Giving New Life to Vintage Chocolate Molds
The head of ICE's chocolate lab explores historic chocolate making tools and methods.
As an avid student of chocolate history, culture and manufacturing, I’m always looking for connections to the work of chocolate makers past. I collect all kinds of artifacts and ephemera, including several vintage chocolate molds dating back 100 years or more. Some have faired better than others in their decades of storage gathering dust. With a bit of restoration and cleaning, I thought it might be fun to attempt to return these metal candy molds to their former glory and once more cast chocolate in them.
In its earliest modern form, in the days of the 19th-century Industrial Revolution, chocolate would have been sold unsweetened in rough blocks and cakes, to be ground or broken up by the end-user for use as a beverage. Technology and changes in formulation led chocolate’s evolution into the sweet confection we know today, and alongside it, methods of tempering and molding.
Today, chocolate is molded in plastic forms, but the first molds were crafted of steel or copper and coated with tin or nickel. Common shapes included the typical bar, along with animals, toys, tools and popular holiday-themed forms like eggs for Easter and Santa Claus for Christmas. Large and small novelty shapes were created with thin two-piece molds, held together with hinges or clips. Production frame-style molds with several cavities could be quite bulky and heavy, weighing several pounds on their own. Pioneers in mold-making emerged in France and Germany, like Matfer and Reiche, and these imported molds and others from domestic dealers, like Eppelsheimer and Weygandt, were displayed in bound catalogs from wholesale sellers like New York’s Crandall-Pettee Company in TriBeCa, an early 1900s precursor to professional kitchenware boutiques like JB Prince. As plastics technology developed in the 20th century, these metal molds fell out of use in favor of materials like Bakelite and eventually the familiar clear and lightweight polycarbonate we use today.
Because of their durability, many of these old molds still survive. Savvy antique sellers know that vintage metal molds are a hot commodity among collectors. Based on their size, shape, maker, condition and rarity, some molds can fetch $100 or more. Original printed mold catalogs are also in high demand. From flea markets to eBay, molds can be found in thousands of varieties – and in varying conditions. Rust and wearing of the tin coating are common after years of disuse. Most of the molds in my collection tie directly to New York City’s chocolate-making past, though I am also interested in hunting down other unique, interesting shapes. Among them: a letter and number mold used by the Auerbach company on Manhattan’s west side in the 1920s and a rare hinged cigar mold with magnetic closures made by the German firm Bodderas that I presume was used by the Hawley and Hoops factory that was located in the SoHo neighborhood on Lafayette Street.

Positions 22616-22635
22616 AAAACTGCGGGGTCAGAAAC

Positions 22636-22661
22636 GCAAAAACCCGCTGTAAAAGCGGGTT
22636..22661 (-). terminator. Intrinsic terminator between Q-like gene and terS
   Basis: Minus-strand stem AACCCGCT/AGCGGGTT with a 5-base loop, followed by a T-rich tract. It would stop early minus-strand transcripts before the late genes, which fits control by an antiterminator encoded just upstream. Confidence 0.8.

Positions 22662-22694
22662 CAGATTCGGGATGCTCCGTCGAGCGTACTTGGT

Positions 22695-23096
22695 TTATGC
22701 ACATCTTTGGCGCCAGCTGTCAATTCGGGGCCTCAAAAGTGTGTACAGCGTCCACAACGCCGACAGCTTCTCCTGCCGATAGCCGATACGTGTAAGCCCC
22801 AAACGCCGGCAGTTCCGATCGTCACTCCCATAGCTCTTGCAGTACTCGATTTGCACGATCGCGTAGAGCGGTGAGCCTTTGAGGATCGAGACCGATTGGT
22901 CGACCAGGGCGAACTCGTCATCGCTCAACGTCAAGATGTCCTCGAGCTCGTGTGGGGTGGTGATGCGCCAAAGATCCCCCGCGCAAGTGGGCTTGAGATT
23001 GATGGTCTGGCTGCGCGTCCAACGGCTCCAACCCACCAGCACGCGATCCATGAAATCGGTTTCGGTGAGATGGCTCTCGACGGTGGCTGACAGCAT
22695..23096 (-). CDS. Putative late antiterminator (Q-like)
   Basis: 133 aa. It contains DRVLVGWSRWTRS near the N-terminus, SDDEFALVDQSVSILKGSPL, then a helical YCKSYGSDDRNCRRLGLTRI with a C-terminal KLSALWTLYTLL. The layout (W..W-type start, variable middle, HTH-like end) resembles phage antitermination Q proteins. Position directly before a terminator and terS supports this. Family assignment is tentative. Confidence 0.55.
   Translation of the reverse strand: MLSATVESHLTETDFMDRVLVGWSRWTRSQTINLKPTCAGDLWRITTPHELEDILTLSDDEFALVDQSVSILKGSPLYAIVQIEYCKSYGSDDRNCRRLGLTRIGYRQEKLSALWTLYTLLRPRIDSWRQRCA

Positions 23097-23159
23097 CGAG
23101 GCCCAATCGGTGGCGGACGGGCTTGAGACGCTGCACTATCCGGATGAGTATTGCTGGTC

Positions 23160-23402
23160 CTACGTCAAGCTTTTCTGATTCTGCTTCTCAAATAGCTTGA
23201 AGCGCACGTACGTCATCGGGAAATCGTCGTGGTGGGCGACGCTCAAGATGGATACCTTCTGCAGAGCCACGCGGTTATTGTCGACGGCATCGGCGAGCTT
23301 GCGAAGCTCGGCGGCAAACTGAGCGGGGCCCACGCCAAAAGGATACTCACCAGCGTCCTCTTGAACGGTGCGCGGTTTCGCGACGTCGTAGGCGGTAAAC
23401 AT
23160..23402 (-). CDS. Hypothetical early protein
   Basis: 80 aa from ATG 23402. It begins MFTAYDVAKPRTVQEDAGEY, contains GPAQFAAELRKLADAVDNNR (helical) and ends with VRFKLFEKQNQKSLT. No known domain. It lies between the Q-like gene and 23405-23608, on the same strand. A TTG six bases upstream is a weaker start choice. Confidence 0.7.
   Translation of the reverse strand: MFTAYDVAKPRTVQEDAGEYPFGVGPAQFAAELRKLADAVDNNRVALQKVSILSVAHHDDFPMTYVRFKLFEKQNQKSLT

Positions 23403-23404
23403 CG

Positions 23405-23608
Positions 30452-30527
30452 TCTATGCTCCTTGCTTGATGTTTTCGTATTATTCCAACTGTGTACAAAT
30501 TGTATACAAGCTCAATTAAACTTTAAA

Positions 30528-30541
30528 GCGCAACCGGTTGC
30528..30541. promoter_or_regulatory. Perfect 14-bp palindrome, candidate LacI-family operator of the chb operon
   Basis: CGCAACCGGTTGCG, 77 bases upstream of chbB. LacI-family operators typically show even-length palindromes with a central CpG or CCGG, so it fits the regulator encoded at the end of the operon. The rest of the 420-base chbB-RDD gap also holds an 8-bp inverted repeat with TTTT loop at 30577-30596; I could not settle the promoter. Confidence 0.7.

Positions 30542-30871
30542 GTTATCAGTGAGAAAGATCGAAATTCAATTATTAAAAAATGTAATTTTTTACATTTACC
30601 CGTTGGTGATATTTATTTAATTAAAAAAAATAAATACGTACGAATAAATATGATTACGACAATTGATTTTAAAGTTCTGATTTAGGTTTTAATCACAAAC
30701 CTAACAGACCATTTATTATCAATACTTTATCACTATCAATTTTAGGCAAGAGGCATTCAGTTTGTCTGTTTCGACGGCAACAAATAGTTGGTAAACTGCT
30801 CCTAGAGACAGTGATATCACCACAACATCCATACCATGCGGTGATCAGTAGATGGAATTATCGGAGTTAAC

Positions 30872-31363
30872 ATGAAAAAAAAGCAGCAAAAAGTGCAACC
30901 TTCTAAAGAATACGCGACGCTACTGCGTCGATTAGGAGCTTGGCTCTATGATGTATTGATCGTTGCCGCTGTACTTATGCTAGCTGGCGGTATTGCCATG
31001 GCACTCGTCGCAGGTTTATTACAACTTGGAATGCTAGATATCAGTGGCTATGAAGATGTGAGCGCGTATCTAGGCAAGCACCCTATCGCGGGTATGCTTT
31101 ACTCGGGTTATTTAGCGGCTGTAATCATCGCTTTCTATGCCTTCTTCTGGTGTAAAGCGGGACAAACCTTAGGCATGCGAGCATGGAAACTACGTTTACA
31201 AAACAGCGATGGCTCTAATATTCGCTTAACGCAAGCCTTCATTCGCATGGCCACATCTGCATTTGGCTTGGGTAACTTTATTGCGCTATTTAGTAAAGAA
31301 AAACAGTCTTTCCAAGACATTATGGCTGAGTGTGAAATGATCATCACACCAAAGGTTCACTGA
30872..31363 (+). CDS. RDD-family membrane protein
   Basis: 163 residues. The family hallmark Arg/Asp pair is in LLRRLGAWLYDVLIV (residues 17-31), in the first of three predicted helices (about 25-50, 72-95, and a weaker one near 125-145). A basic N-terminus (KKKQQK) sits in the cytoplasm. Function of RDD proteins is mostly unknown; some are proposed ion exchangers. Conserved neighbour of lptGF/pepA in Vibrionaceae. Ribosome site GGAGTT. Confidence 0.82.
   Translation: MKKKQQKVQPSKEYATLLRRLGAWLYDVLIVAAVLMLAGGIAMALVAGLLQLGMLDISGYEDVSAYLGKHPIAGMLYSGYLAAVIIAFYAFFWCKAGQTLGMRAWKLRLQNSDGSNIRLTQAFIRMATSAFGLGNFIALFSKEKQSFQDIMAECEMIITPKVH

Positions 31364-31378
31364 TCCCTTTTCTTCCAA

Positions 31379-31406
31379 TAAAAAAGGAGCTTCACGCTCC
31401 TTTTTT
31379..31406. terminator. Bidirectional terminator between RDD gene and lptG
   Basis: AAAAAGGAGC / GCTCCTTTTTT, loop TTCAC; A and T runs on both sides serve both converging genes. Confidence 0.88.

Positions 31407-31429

Armed with an array of brushes, sanding blocks and cleansers, I set out to refurbish these molds as best as I could. The candy cigar mold simply needed some light rust removal and a good polishing. The edible alphabet mold needed a bit more care and attention; the fine detail of the cavities made it more challenging. While a decorative egg mold needed little more than a wipe with alcohol to remove a bit of dust and grime, a very old two-piece Santa Claus mold was slightly bent and had lost much of its plating; I’d rather preserve its patina for display than risk further damaging the surface.
Once cleaned and polished, I was ready to hit the Chocolate Lab. I quickly realize the convenience and versatility of modern plastic forms over the vintage metal molds. Apart from their weight and bulk, metal can be tricky when working with temperature-sensitive chocolate. A hundred years ago, the tempering process, in practice, was less precise than the methods we use today, so I wonder how chocolate makers worked around the problem. Using metal molds may have presented challenges but perhaps also a slight advantage to compensate for less than perfect tempering.
To start, I typically warm a mold before casting. The idea is not to heat the mold until it is hot (that would immediately pull the chocolate out of temper), but rather to gently bring the mold a bit warmer than room temperature, close to that of the tempered chocolate itself. Plastic isn’t conductive; however, the metal molds are and thus retain the heat much longer, requiring patience to get the temperature just right. By using our EZ-Temper unit, I tempered the chocolate at a slightly higher temperature and with added cocoa butter for more fluidity to better fill the detailed molds and prevent premature crystallization.
With a bit of practice and patience, I found the molds to be just as functional today as they were when in production, though I’m not sure I’m ready to give up my polycarbonate molds. The project was also a great way to motivate myself to learn the basics of cleaning and restoring metal surfaces. While I’m excited to bring these molds back to life, they will now remain on the shelf — I just couldn’t help but cast them at least once to make that connection with the past. And my search for more molds to add to my collection continues!
Get hands-on in ICE's bean-to-bar chocolate lab in the Pastry & Baking Arts program.